A little while back I saw a technical demo that used the shell of MIDI controller and inserted a PS/2 keyboard (effectively) under the keys to then control a program on the ZX Spectrum Next.
This prompted me to buy a MIDI controller but I didn't want to gut out the new hardware. So instead I found a way to map the USB MIDI to the PS/2 key presses, allowing me to use the piano keyboard on the retro hardware.
These posts (I'm hoping for three of them) is a tutorial on how to get your own USB MIDI controller talking to a PS/2 interface.
However I'm also intending to build these for others on demand only asking for the components and postage to be covered. If that's something you're interested I've set up an enquiry form here.
- Buy the USB host controller, a Pico and a 6-pin mini DIN plug
- Follow the schematic for wiring and connections
- Upload the firmware to the Pico (hold boot whilst connecting the USB)
Richard Braithwaite's original post is behind Facebook (i.e. not public), but this was his process that spurred the interest in me:
It was simple in concept, but fiddly to pull off. I took the guts of an old PS/2 keyboard and an old un-working midi controller keyboard, bought a load of keyboard switches off ebay, mounted them under the keys of the music keyboard, then wired it all up. Once I shoved the bits from the PS/2 keyboard inside the midi controller, it works surprisingly well.
But for me it wasn't feasible to gut out a MIDI controller so I started looking at how to solve this in a non destructive way.
Version 1: simple or naive but pricier
By "pricey" it's really not that expensive, but there is - at time of writing - an 8 week wait for parts.
What you'll need are:
- Raspberry Pico - this replaces the Arduino from the video - if you're not comfortable with soldering you can buy this with headers.
- USB Host Controller - you'll need to buy it with the "MIDI Device" software option (note that this is the bulk of the costs - I already have a working version that uses only the IC chip which reduces the costs)
- 6-Pin mini DIN plug - or you can buy one that's pre-wired and cut the end you don't need (though you'll need a multi-meter to check the wires at the cut end).
You'll also need some wire and some soldering will be required.
The wiring process is relatively straight forward and can be seen in the diagram below:
On the USB Host Controller, wire:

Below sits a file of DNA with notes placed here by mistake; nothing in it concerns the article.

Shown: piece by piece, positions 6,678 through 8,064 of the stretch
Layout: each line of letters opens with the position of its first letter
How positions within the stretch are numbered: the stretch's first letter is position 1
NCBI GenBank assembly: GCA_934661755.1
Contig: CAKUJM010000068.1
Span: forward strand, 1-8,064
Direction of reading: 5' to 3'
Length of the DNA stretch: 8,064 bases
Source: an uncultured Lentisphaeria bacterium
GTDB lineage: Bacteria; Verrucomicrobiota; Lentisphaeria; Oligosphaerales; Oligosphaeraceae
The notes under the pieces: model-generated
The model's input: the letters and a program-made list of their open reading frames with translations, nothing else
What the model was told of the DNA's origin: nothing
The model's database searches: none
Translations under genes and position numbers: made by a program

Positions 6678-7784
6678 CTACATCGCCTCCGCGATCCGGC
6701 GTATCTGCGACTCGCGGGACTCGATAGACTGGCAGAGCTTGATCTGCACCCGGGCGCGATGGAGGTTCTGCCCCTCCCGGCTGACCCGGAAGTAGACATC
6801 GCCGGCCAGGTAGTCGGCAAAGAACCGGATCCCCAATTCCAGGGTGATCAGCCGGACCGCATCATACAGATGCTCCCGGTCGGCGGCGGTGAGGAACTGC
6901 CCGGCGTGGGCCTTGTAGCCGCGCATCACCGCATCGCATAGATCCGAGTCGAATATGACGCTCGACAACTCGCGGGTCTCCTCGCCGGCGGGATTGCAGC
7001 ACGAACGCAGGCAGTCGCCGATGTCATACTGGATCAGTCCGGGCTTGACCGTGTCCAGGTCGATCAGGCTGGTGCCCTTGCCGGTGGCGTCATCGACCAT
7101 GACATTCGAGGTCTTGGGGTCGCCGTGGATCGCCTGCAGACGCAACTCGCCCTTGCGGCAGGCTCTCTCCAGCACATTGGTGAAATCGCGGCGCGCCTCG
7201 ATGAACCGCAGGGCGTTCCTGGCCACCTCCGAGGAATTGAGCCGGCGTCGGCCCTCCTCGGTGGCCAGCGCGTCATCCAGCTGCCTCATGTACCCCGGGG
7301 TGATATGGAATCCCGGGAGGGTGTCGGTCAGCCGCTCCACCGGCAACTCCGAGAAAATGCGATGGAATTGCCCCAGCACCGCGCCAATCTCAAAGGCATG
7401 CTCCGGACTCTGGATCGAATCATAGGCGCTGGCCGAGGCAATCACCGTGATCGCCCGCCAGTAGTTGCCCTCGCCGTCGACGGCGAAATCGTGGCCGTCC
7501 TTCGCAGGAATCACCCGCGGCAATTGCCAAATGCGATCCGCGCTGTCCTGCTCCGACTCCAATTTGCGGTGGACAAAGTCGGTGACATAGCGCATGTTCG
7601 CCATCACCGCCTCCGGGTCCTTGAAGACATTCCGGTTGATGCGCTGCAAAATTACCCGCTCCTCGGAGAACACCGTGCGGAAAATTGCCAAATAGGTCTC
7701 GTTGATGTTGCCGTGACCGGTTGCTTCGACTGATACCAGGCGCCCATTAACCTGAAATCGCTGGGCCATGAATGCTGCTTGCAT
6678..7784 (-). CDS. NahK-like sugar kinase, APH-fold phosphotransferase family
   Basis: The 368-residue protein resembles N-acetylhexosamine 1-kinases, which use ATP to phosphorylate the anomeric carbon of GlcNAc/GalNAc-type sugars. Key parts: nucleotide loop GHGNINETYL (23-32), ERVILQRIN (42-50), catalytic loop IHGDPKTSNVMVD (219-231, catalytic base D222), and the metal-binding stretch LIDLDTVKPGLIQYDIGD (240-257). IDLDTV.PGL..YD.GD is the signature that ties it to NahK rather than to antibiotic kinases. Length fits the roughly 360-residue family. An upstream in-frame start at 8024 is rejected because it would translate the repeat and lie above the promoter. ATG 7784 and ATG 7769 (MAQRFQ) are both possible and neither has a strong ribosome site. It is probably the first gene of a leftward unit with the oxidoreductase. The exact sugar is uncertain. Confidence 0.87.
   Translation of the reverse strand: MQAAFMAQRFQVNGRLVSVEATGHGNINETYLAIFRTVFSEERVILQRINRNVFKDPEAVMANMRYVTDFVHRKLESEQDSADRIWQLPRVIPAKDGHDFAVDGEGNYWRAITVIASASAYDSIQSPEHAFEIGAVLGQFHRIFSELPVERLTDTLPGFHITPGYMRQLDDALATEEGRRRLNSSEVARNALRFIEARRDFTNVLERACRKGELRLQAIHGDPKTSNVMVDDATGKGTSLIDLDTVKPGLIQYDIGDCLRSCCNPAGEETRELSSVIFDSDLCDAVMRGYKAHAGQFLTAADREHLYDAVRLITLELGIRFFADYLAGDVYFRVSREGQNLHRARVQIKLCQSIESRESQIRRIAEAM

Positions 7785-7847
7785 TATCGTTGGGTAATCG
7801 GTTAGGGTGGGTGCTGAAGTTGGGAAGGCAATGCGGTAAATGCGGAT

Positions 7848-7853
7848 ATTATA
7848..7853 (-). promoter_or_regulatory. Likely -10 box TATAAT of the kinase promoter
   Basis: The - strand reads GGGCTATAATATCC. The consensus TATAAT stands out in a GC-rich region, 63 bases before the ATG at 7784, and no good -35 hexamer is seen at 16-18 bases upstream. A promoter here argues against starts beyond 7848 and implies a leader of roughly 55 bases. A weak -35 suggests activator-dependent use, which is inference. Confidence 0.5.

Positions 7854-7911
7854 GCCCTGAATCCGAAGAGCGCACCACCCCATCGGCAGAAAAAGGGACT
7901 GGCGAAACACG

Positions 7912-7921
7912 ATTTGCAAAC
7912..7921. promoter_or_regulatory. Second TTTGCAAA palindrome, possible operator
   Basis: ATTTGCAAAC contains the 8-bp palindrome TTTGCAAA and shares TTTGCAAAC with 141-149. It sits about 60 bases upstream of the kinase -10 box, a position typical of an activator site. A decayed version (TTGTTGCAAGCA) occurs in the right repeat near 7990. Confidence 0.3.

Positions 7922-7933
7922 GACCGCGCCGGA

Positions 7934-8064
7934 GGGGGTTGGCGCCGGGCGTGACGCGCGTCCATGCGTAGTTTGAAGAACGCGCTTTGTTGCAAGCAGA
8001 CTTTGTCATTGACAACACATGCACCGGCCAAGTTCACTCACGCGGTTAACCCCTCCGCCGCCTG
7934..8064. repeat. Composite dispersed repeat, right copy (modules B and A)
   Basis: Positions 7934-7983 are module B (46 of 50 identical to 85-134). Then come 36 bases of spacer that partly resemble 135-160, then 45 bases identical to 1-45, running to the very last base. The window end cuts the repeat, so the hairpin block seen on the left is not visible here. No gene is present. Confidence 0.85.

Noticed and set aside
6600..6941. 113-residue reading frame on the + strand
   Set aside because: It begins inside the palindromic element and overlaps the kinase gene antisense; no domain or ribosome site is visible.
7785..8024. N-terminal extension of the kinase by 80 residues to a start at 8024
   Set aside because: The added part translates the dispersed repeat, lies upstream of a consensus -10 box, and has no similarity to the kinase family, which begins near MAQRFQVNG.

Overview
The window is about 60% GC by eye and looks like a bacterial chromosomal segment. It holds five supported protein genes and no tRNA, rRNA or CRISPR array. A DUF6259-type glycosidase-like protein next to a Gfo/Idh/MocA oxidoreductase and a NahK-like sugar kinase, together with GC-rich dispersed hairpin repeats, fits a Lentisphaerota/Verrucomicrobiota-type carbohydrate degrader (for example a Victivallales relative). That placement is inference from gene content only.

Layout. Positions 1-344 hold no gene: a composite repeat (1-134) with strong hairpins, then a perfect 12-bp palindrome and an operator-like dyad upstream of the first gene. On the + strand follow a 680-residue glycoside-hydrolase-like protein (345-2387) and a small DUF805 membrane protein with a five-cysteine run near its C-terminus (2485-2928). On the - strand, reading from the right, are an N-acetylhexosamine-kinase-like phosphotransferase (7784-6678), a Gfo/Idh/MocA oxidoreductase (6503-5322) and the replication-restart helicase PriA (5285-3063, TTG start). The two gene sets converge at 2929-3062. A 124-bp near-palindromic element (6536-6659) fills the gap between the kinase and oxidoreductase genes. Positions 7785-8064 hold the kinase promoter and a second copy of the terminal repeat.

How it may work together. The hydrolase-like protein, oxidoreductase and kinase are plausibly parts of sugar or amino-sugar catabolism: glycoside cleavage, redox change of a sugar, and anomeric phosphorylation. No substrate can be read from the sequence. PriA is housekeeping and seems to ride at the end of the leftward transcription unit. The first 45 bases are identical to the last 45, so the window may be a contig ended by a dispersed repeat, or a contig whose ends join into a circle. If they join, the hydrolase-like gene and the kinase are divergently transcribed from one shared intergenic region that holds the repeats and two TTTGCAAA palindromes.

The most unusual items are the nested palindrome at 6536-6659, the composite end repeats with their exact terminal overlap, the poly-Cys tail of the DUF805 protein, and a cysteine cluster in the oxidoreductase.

- TX to Pico pin 2 / GPIO 1
- 0V (zero volts) to Pico pin 38 (or any other ground)
- 5V to Pico pin 40 / VBUS
On the Pico, besides the pins we've wired already, wire the following to the PS/2 connector:
- Pin 39 / VSYS to PS/2 pin 4 (this is the power input)
- Pin 27 / GPIO 21 to PS/2 pin 5 (clock)
- Pin 26 / GPIO 20 to PS/2 pin 1 (data)
- Pin 32 / GND (or any other ground) to PS/2 pin 3
I tend to get my orientation messed up when it comes to the PS/2 connector, so this is what you should be looking for - and you would be wiring from behind this connector into these pins - so remember that pin 1 is on the right when attaching from behind.
The next stage now is the software to translate the data from the USB Host Controller to the PS/2 keyboard key strokes.
Firstly ensure the PS/2 connector is disconnected - so that there's no power going to the Pico.
Now to load the firmware you need to hold the "boot" button on the Pico and connect it's USB port (then release the "boot" button). Now you can download and save the pico-midi-to-ps2-v1.uf2 file to the Pico.
Now you're ready to reconnect and play.
Note that the firmware has been configured for NextDAW on the Spectrum so the key mapping is very specific. Currently only the piano keys and a single knob with the CC value of #74 configured for relative change which moves the play head when dialed.
The full source code is available on Github - specifically if you wanted to change the key press mapping. Note that the code is a little brief but moreover uses the Arduino for Pico project (which you can read about here).
As this project progresses, I hope to add more knob and CC mappings to NextDAW functions.
The next stage is to remove the USB Host Controller board in favour of the bare IC - which I've already achieved (see photo below), but it's still in breadboard form so I'd like to clean it up for a single board.
I'm also investigating using the Pico itself as the USB host, though examples are thin and it's an area that I don't have a great depth of knowledge in, but if it works, it means the costs are the Pico, one PS/2 connector and one USB 2.0 to USB mini adapter.
I'll post a follow up in the coming weeks, and again, if you're interested in the project but would rather I do the build for you, please let me know via the enquiry form I've made.